In other capacities, Pilarczyk served as chairman of the board of trustees of The Catholic University of America and chaired the International Committee on English in the Liturgy, the body that prepares English translations of the church’s Latin liturgical books and individual liturgical texts in accord with the Holy See’s directives.
In Cincinnati, the archbishop strengthened the archdiocesan seminary, Athenaeum of Ohio, building it into a training center for lay ministry, and its Mount St. Mary’s division for the formation of priests.
Pilarczyk ordained more than 100 priests and three bishops during his tenure. The archdiocese reported he confirmed more than 74,000 people.
He also led the development of the archdiocese’s Futures Project, which led to new strategies to increase vocations while forming 100 pastoral regions in a structure that allows for the operation of current parishes with as few as 100 priests.
Although he had many successes, the archbishop also was troubled by the clergy sexual abuse crisis. In 2003, he chose to appear in Cincinnati courtroom as a judge convicted the archdiocese of failing to report sexual abuse. The case marked the first time any U.S. Catholic institution was convicted of such a crime.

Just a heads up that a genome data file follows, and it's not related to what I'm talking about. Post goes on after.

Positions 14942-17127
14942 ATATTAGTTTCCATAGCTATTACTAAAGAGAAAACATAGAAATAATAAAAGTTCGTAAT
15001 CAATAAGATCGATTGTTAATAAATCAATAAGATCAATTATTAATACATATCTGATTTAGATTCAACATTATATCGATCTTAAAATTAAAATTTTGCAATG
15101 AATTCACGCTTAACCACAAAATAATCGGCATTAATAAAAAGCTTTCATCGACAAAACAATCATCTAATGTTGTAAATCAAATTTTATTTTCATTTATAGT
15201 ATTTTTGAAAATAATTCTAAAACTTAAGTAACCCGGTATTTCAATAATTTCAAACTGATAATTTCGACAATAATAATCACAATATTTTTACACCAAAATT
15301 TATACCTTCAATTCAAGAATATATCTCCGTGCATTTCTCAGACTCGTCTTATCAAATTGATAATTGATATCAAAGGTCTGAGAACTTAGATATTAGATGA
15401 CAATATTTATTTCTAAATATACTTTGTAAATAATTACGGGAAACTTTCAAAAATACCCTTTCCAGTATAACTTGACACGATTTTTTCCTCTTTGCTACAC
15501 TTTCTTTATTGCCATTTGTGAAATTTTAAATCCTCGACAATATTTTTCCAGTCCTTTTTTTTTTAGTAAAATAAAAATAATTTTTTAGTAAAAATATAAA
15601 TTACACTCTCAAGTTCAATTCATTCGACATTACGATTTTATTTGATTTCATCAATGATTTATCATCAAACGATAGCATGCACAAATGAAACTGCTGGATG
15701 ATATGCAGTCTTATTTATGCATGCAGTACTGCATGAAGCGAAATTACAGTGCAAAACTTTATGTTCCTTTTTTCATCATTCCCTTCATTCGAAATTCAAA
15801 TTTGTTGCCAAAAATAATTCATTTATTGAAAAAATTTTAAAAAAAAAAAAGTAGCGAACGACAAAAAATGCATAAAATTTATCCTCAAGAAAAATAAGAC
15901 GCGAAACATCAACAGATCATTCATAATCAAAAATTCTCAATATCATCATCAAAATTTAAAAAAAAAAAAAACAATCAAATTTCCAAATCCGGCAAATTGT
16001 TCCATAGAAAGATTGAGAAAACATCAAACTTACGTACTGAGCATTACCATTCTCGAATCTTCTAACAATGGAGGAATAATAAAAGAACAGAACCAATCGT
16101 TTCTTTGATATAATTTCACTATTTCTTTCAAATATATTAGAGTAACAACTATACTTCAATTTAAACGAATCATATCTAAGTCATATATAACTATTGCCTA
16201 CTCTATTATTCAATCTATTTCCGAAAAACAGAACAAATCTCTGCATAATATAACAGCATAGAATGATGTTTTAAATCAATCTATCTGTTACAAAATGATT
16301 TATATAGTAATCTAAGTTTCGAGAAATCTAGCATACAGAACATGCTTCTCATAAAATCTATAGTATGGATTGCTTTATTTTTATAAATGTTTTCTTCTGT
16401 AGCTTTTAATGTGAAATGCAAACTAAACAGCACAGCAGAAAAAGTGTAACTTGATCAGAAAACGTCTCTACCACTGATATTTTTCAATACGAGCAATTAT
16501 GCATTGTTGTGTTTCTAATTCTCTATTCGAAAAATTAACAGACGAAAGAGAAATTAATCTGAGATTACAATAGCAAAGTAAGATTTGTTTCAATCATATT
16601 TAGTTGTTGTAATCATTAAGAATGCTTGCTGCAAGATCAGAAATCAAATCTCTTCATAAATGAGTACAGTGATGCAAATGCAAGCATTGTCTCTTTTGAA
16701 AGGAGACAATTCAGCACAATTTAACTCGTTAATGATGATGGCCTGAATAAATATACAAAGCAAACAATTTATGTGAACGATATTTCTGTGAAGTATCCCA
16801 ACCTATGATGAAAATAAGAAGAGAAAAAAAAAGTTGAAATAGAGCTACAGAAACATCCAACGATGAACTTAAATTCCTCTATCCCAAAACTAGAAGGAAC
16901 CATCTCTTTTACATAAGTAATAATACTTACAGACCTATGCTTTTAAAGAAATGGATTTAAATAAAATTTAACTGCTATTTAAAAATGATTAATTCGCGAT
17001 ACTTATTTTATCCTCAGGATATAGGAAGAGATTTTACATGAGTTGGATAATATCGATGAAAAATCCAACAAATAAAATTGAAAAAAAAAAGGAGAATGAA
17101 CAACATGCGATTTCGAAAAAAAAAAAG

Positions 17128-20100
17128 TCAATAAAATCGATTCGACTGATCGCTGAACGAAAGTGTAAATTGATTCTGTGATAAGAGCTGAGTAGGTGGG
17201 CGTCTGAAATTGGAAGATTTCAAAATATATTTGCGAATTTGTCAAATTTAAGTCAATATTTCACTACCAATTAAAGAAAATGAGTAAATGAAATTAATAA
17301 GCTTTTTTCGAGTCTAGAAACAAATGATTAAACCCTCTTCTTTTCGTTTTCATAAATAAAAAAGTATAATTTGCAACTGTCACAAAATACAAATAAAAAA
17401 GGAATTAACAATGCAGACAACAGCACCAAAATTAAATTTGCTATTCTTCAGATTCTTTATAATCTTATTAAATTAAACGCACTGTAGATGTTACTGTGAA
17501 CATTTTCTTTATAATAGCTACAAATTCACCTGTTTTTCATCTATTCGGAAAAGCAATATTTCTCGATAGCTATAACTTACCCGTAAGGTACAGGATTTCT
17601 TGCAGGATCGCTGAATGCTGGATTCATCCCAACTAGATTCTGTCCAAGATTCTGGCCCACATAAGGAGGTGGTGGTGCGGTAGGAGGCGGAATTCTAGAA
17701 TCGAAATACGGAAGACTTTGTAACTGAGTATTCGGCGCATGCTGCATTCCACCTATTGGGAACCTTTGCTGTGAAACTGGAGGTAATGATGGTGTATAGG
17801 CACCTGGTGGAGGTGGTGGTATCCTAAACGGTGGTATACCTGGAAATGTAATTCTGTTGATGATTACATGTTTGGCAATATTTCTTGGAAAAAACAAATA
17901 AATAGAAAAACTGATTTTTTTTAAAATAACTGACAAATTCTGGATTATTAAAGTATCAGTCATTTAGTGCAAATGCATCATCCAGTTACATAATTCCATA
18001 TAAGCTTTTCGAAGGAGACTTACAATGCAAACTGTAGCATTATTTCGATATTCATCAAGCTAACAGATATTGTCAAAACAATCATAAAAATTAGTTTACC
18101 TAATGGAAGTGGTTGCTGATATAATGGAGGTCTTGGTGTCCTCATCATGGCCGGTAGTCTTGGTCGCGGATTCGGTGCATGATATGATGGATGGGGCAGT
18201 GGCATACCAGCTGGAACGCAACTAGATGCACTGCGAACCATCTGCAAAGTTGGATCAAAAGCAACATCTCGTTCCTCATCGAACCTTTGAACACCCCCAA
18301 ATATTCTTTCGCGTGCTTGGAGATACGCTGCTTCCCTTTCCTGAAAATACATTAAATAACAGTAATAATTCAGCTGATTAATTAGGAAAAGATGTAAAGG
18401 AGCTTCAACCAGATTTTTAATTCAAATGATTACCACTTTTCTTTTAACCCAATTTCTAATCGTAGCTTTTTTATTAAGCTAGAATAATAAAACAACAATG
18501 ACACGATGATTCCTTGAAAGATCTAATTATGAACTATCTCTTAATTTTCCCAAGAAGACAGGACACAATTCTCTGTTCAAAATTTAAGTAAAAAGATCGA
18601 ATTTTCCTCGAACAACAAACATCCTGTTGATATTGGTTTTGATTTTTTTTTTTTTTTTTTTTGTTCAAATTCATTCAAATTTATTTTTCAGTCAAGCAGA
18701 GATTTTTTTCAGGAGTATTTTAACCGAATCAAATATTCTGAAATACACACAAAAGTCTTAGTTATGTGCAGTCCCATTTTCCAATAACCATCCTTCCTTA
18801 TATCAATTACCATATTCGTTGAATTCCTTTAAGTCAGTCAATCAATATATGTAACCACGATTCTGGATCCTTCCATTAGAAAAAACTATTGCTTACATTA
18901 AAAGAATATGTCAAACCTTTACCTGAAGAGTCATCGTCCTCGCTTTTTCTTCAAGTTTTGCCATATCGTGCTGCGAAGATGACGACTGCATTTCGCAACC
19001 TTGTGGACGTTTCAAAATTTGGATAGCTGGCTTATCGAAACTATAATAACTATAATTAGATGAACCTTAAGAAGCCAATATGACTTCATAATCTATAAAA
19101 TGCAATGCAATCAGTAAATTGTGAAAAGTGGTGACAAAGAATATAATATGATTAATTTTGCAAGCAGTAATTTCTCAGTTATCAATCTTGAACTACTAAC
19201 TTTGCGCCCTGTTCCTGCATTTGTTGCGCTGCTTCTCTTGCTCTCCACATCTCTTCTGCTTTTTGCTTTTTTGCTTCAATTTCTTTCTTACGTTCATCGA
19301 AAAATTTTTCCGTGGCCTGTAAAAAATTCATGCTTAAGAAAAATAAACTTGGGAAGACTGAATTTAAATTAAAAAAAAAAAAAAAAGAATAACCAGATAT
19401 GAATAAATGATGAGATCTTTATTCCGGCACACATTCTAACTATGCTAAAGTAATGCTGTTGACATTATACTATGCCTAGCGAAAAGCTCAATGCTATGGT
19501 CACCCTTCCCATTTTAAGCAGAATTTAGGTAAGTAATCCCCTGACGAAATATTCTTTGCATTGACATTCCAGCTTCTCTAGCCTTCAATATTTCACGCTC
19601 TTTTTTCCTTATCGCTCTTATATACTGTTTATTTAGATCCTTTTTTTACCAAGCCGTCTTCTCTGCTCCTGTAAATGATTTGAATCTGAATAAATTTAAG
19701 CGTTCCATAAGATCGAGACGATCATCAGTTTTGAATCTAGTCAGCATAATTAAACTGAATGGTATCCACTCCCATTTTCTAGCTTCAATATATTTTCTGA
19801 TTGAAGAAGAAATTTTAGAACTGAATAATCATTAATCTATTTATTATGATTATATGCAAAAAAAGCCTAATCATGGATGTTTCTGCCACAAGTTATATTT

Pilarczyk was not charged with wrongdoing himself. In his final homily before retiring, the archbishop said he regretted what had happened. “I made some inadequate decisions and people got hurt and I’m sorry,” he said.
Pilarczyk was born Aug. 12, 1934. He studied at the Pontifical Urban University in Rome prior to ordination in 1959. He obtained a doctorate in sacred theology from the school in 1961. He also held a master of arts in the classics from Xavier University and a doctorate in the same field from the University of Cincinnati. Every major college and university Cincinnati award the archbishop an honorary doctorate, including Hebrew Union College/Jewish Institute of Religion.
At his retirement Pilarczyk was the longest serving active bishop. In retirement he continued administering the sacraments at parishes throughout the archdiocese.
Funeral services will be private.